Bin Laden's Deputy Surrounded?

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Bin Laden's aide Ayman al-Zawahri

Reports out of Islamabad suggest that the Pakistani military has cornered a top al-Qaeda leader in the rugged northwestern province of Waziristan — and some government officials are saying unofficially that the man their forces have surrounded may be Ayman al-Zawahiri, the Egyptian Islamic Jihad leader who has operated as Osama bin Laden's Number 2 and is widely viewed as the intellectual architect of al-Qaeda's global strategy. TIME Islamabad Bureau Chief Tim McGirk spoke with from the Pakistani capital about this breaking story: What's the latest you're hearing about the possibility that Pakistani forces may be about to snare a top al-Qaeda leader?

Tim McGirk: President Musharraf came out earlier Thursday and said he believes Pakistani forces have a "high-value" al-Qaeda leader surrounded. That's the reason Pakistani authorities believe that the 8,000 troops currently hunting al-Qaeda fugitives in south Waziristan are encountering such ferocious resistance. Authorities believe that those who are fighting against the Pakistani military in the area are defending someone of considerable importance, and also that this person may have been wounded, which would explain why they're fighting rather than running into the mountains, the way they usually do. So is the intensity of the fighting the only reason they believe they've netted a big fish?

McGirk: There may be other reasons that we don't know about. Unofficially, intelligence people and government officials in the region's capital, Wana, are saying they think it's Ayman al-Zawahiri.

The government in Islamabad had been negotiating for two weeks or longer to try and persuade the Waziri tribal elders to hand over the three main tribesmen who are believed to have been sheltering al-Qaeda operatives. The tribes are heavily armed, and they're traditionally allowed considerable autonomy from the central government in running their own affairs. In response to the government's efforts, the tribal elders hemmed and hawed, and then refused to hand over the wanted men — who, in the meantime, had fled. At that point, an informant walked into the military garrison in Wana and said we think we know where these men are hiding, and they're not heavily armed. So, 400 Frontier Corpsmen set out in 13 trucks and 3 armored personnel carriers, but they were ambushed along the way by hundreds of Waziri tribesmen. It was a complete rout. The tribesmen killed about 22 government troops, and are holding hostage at least another 16. And many of the government troops escaped by running to different houses and pleading for mercy, asking to be given civilian clothes and then slipping away. Basically, they deserted.

After that incident, President Musharraf decided to break off talks with the tribes. This morning the army went in with loudspeakers and warned residents to evacuate seven villages around Wana. Thousands of families fled. Then the army started shelling these villages with heavy artillery, and firing rockets from helicopter gunships and planes. Even then, when the ground troops went in to mop up, they encountered ferocious resistance. The fighting has been going on pretty much into the evening. What would explain the ferocity with which Pakistani tribesmen appear ready to die to defend Arab terrorists?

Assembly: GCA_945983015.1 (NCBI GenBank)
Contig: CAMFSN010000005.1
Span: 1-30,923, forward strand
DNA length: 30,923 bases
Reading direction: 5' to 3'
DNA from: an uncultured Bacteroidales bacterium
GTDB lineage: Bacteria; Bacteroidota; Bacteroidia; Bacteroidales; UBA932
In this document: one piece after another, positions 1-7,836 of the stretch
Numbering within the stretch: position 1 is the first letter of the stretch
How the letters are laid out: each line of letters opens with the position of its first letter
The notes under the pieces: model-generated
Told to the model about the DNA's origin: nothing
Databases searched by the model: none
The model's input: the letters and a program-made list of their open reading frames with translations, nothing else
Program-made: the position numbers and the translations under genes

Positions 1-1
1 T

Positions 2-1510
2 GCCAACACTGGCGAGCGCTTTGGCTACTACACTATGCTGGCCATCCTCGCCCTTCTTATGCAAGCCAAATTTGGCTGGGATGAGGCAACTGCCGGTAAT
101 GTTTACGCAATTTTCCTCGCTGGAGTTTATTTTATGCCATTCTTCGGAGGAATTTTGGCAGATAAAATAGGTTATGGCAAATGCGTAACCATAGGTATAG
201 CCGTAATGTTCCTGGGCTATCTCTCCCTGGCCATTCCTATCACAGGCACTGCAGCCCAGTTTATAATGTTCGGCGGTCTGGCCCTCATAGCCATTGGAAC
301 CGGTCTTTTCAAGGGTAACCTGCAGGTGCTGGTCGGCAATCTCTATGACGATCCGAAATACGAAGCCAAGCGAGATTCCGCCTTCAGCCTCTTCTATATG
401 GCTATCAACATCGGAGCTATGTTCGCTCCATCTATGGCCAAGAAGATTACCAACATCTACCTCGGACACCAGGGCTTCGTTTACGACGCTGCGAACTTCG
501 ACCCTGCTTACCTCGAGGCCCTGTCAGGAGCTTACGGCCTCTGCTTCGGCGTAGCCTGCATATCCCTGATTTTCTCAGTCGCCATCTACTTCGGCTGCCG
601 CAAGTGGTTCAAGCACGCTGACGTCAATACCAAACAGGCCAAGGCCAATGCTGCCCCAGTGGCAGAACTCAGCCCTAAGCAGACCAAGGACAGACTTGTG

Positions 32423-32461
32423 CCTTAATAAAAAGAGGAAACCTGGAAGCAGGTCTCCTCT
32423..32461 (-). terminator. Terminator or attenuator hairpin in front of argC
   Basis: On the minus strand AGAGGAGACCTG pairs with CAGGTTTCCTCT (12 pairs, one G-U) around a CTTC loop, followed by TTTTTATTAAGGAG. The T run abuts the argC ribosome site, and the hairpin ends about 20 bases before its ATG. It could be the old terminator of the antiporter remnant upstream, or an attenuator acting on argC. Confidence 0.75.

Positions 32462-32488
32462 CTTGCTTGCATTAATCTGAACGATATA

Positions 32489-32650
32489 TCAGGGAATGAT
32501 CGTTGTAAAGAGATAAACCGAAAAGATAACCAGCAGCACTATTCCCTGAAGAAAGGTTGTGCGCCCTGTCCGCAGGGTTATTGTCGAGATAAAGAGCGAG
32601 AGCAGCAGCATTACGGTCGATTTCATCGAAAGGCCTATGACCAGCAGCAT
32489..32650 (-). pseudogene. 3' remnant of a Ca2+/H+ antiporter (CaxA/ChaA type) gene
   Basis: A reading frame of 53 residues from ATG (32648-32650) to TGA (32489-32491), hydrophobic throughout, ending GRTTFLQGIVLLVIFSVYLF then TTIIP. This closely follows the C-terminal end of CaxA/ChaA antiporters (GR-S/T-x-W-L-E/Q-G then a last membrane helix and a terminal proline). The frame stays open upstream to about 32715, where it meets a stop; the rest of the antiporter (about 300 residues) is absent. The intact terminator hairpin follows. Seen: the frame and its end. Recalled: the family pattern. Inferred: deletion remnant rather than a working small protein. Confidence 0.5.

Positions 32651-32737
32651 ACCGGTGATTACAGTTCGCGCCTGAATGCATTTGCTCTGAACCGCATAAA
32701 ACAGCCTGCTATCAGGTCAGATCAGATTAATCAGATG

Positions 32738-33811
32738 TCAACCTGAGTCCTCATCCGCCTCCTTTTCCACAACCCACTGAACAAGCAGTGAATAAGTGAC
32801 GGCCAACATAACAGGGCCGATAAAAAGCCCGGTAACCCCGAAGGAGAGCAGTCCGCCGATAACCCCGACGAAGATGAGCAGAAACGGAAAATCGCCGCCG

McGirk: It may sound mediaeval, but Pashtun culture places a higher value on honor than on life. Al-Qaeda operatives in the tribal areas are believed to be living with local families, and some — particularly Uzbeks and Chechens — are said to have married into local families. In the eyes of the tribesmen, for government troops to go in and destroy the houses and force the families off ancestral land is a big no-no. What we're seeing is that because of harsh government action, a lot of tribesmen who couldn't care less about giving sanctuary to Zawahiri or anyone else are feeling that their honor is now at stake, and that they have to defend it. What impact is this hunt for al-Qaeda having on Pakistani society?

McGirk: It could have a huge impact if this resistance spreads to other tribes. And we're seeing the first inkling that this may be happening already. An army convoy rushing reinforcements to the battle in south Waziristan was attacked yesterday, in a different tribal area. And in north Waziristan, there was a raid on an army outpost today, in which a major was killed. President Musharraf is taking a huge risk here. These tribes are well-armed and they could make common cause with the Taliban and other anti-coalition elements in Afghanistan. Also, many of the soldiers in the Pakistani military are Pashtuns from the tribal areas, and they're deeply upset about being sent in against their own people. Even in the cities, there's a lot of support for al-Qaeda. One newspaper today published a poll that found 65 percent of Pakistanis said they sympathized with Osama bin Laden. I don't know how accurate that is, but bin Laden is certainly a lot more popular in Pakistan than President Bush. Secretary of State Colin Powell was in Pakistan today, presumably to hold President Musharraf's hand through a tough period. Is Pakistan being rewarded for its cooperation?

McGirk: Yes, although in the first instance that reward takes the form of the U.S. refraining from punishing Pakistan over the proliferation of nuclear weapons technology. Where the U.S. might have applied sanctions and cut off military aid over this issue, instead Pakistan has now been declared a major U.S. ally. If they do have Ayman al-Zawahiri, how far can bin Laden be?

McGirk: I think he's very close. After all, in every al-Qaeda video, he's right by bin Laden's side. Even if they are hiding in different places, Zawahiri will have better idea than anyone else where bin Laden may be.